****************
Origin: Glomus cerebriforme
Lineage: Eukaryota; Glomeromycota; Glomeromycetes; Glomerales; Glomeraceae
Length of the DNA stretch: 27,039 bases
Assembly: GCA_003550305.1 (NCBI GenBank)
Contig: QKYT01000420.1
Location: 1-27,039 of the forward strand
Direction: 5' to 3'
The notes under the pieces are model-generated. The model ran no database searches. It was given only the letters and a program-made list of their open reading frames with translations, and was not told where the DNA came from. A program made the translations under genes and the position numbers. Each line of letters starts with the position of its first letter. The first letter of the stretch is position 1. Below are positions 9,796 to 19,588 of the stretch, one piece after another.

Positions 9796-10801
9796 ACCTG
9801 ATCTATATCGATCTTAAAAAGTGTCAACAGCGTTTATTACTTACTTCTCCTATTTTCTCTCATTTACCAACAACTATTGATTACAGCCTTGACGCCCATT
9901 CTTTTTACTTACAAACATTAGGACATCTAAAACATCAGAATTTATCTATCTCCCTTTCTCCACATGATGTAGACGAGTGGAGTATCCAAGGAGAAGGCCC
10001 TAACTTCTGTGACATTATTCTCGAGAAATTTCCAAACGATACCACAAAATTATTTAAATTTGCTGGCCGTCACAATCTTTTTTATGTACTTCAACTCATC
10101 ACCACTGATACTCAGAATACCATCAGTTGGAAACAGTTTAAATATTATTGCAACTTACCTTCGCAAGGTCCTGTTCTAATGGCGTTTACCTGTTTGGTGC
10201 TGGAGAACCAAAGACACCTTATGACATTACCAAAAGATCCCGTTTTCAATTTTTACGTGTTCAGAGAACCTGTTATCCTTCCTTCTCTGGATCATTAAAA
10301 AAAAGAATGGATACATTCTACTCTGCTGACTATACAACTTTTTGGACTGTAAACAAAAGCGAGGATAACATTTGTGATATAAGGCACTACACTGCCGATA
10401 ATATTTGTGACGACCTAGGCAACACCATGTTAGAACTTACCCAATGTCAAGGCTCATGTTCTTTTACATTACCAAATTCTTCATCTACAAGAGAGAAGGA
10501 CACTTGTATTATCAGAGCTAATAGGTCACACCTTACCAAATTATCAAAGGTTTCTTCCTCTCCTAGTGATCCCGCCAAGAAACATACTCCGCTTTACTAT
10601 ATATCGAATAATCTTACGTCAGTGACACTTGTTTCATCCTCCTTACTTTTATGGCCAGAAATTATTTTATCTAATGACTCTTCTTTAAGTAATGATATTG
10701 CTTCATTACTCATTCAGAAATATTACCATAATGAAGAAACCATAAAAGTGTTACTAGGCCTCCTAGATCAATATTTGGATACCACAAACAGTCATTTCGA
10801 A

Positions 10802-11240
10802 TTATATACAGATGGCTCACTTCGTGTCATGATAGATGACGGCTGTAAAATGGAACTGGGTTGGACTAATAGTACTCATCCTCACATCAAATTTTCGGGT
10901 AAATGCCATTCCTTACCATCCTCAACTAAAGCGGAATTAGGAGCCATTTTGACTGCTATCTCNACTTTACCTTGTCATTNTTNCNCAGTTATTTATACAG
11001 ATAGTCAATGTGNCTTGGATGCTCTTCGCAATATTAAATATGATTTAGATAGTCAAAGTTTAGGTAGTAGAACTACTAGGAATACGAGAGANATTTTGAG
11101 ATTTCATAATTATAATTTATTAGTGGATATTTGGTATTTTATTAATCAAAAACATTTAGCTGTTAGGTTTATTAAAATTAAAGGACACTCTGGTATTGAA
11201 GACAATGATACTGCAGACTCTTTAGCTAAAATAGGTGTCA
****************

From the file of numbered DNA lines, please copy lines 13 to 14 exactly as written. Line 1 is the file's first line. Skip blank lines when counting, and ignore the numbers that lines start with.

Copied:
10001 TAACTTCTGTGACATTATTCTCGAGAAATTTCCAAACGATACCACAAAATTATTTAAATTTGCTGGCCGTCACAATCTTTTTTATGTACTTCAACTCATC
10101 ACCACTGATACTCAGAATACCATCAGTTGGAAACAGTTTAAATATTATTGCAACTTACCTTCGCAAGGTCCTGTTCTAATGGCGTTTACCTGTTTGGTGC